Day Trip from Cusco- You can take a train to Aguas Calientes from a small village outside of Cusco called Poroy. Aguas Calientes is the town at the base of Machu Picchu. It is very touristy, but cute. To actually get up to Machu Picchu, you’ll have to book a bus and secure your entry ticket. Do this far in advance. There are also passport stamps at Machu Picchu for you to mark your own passport!
Huayna Picchu is the large peak that you see in all the pictures of Machu Picchu. You can buy a combination ticket to get access to this mountain. Only 200 of these tickets are offered per day. The trail is essentially 1,000 ft. of stairs.
Sun Gate/Inti Punku — If you’re just visiting Machu Picchu for the day and want to explore further than the main grounds, you can hike up to the Inti Punku, or the Sun Gate. Access is included in the Machu Picchu + Mountain combination ticket. This was once the main entrance to Machu Picchu.
*This is not an exhaustive list. These are the alternatives I came across through my experience.
Backpack — I have a small Osprey pack that I tried to use. It was a little small for everything since I didn’t have a full porter to myself. I’d go with a bigger day pack.
Comfortable Hiking Shoes — You don’t necessarily need over the ankle hiking boots. I didn’t have them, but I think it would have made the hike a little easier on my ankles. Both my friends had over the ankle boots.
In Your Day Pack:
Patagonia Nano Puff jacket — This jacket folds into itself for easy packing. It is warm for the cold mountain nights and the lower temperatures at Dead Woman’s Pass. All three of us wore this jacket.
Rain Jacket — Bring something truly waterproof and quick drying. We brought North Face and Patagonia rain jackets.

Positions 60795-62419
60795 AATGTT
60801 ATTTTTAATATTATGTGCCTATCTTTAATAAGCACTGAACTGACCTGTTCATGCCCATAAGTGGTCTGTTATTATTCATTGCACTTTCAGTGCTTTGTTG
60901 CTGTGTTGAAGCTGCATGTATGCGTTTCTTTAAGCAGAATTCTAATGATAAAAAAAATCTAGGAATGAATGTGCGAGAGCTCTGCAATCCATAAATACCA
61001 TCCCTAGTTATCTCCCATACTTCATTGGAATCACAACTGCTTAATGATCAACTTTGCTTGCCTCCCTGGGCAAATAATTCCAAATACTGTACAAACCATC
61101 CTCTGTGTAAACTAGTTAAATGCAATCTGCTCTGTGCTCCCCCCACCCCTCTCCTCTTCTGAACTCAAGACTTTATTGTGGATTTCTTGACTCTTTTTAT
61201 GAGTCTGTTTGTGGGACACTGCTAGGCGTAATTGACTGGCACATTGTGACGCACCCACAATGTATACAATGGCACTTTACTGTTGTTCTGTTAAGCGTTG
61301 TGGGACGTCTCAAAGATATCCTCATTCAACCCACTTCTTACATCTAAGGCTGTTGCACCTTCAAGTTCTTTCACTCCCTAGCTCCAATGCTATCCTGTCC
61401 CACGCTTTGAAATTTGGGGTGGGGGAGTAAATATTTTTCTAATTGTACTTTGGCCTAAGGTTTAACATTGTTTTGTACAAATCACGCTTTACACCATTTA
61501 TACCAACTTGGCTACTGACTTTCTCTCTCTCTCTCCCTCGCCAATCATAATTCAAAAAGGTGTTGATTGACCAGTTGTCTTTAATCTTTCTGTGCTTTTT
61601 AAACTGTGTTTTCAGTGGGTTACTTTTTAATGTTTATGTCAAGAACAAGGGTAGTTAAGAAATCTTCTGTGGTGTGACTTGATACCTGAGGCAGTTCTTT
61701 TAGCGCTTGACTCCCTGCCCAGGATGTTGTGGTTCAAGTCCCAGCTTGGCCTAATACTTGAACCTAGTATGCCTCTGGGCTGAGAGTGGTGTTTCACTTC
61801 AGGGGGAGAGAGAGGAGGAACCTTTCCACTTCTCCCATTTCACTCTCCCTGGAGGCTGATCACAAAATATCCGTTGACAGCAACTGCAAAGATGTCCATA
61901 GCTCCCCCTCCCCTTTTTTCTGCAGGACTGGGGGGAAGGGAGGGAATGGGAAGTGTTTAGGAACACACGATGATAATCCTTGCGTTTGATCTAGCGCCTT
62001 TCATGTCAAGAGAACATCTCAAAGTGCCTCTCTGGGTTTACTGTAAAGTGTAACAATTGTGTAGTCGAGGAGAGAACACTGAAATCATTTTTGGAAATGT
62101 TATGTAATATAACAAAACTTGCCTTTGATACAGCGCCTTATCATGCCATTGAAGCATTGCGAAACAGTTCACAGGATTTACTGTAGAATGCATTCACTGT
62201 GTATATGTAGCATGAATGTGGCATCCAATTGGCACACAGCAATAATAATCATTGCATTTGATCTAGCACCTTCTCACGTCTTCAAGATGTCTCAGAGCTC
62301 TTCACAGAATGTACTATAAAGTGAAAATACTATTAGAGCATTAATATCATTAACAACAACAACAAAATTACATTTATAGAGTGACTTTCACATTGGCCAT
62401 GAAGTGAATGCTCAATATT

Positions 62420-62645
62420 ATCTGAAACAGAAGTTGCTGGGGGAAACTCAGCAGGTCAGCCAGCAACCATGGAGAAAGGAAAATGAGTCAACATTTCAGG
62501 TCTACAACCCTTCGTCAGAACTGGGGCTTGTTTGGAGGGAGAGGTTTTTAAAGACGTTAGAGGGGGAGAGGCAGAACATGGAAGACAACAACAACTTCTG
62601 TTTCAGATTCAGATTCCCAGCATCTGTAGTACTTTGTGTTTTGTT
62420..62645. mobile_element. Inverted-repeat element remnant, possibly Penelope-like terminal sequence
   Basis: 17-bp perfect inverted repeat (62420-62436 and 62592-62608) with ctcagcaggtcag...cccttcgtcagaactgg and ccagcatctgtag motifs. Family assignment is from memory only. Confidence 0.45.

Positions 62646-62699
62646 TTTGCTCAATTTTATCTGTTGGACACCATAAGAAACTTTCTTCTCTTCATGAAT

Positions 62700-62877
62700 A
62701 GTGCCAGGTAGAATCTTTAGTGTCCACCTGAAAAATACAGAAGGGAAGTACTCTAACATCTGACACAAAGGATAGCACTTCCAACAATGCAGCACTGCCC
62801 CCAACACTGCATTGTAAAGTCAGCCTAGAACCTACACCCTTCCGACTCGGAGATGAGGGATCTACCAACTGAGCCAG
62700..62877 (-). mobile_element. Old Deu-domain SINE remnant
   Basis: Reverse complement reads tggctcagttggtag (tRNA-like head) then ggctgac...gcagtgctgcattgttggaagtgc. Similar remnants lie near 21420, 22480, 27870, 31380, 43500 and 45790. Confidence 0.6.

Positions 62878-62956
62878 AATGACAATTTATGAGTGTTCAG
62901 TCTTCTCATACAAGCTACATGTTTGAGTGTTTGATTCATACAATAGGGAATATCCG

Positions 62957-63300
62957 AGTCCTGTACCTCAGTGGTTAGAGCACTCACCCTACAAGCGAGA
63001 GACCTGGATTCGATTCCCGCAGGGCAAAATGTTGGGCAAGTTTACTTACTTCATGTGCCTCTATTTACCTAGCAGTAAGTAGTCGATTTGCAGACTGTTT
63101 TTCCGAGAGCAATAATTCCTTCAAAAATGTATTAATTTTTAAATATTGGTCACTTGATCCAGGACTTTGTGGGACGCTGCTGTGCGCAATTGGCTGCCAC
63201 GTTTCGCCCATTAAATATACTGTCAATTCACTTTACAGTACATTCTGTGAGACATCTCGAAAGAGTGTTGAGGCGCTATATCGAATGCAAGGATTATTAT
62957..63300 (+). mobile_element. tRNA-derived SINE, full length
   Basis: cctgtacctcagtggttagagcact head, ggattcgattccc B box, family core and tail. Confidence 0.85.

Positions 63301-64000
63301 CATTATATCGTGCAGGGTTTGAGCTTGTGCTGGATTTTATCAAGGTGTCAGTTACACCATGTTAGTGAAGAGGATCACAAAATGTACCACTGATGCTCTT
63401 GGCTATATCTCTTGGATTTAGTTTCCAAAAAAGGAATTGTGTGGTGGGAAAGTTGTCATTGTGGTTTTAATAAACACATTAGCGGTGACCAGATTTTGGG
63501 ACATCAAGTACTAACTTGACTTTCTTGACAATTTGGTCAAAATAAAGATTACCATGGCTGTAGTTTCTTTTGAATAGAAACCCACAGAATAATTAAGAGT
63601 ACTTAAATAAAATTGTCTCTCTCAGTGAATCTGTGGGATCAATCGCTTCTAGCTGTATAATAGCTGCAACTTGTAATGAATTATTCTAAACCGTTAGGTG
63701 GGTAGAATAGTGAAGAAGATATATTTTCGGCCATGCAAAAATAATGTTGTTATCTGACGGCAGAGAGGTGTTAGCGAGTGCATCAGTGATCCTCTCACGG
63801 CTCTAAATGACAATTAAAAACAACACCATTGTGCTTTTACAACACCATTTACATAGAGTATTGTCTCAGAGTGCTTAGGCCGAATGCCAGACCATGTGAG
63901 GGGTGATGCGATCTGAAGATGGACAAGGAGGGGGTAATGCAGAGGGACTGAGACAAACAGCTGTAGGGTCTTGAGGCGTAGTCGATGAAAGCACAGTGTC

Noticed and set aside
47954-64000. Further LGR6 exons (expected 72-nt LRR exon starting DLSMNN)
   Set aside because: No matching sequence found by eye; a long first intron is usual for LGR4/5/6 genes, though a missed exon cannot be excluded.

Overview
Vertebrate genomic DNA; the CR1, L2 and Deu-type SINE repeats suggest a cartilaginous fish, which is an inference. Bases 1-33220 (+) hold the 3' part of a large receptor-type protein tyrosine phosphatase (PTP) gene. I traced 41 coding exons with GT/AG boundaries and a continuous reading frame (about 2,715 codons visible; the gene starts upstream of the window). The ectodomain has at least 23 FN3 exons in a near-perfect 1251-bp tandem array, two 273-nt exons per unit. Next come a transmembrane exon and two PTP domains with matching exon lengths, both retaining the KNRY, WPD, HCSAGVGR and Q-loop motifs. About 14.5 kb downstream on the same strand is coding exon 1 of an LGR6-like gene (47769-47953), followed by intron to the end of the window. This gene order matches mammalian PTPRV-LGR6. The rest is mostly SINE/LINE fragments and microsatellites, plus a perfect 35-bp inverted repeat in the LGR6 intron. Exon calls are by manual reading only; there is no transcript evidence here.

Middle Layer— I brought my Patagonia Better Sweater. I live in this at home, but it was a little bulky for the hike. I’d bring something that cuts the wind better.
Two water bottles— Each morning the porters boil water for your hiking supply. We filled one water bottle with normal water and dropped an electrolyte tablet in the other.
Electrolyte Tablets — Stick these in your water to ensure you’re staying hydrated and energized during the hike.
Hand Sanitizer— Plenty for before eating and after going to the bathroom.
Toilet Paper— BYOTP
Flashlight/Headlamp— For hiking in the dark and walking around camp at night.
Warm Hat and Gloves— You’ll want these for the lower temperatures at Dead Woman’s Pass. We didn’t realize we would need a hat and gloves until our orientation so we made a last minute purchase at a shop in Cusco.
Sunglasses— I’d suggest polarized.
Athletic Headband— Your hair will get dirty from not showering. This will help hide it in pics…
Toothbrush & Toothpaste — For your daily routine.
Wipes— The porters provided us with water to wipe down with, but we still found baby wipes and face wipes a staple in our nightly wash.
Deodorant — You’ll be sweating on this hike.
Sunscreen— For your face. You are closer to the sun at elevation.
Chapstick — A necessity.
Poncho/Backapck Cover— In case it downpours. Many hiking backpacks have a cover built in.
Bandaids/Second Skin— In case you get a blister.
Portable Charger— There is no charging available at the campsites.
In the porter’s duffel:
Pants— As females we packed three pair of leggings. You can rewear a pair, but you’ll want extra if it rains. Hiking pants were also popular on the trail. Guys will probably want a pair of shorts and a couple pair of hiking pants.
Shirts— Two long-sleeve, moisture wicking shirts, four base layer, moisture wicking shirts.
Underwear/Socks — Four pair each.
Flip-flops/ Sandals — You’ll want to walk around camp in these after a long day of hiking.
Vaccines— Consult your physician on what vaccines you will need. You can find the most common vaccines for visiting Peru from the USA here.
Altitude Medicine— I didn’t take this medicine because I was scared of the side-effects (diarrhea…) and I regret it. I got altitude sickness during our first day in Cusco. I live in Washington, DC, so basically at sea-level and my body was not ready for such a big change in altitude. My friends were fine. One is from Colorado and the other took the medicine.
Anti-diarhetic — Someone in our group got ill during the hike. They made it through but it wasn’t pleasant for them.
When I go back:
If I were to hike to Machu Picchu again, I’d like to explore the Salkantay trail since I have had my experience on the Inca Trial. Next time I’d summon up the energy for Huayna Picchu— I think it’d be worth the view. I’d also like to spend a day strolling around Aguas Calientes. Felipe told us that the famous hot springs are actually pretty dirty from all the tourists, so I’d still avoid those.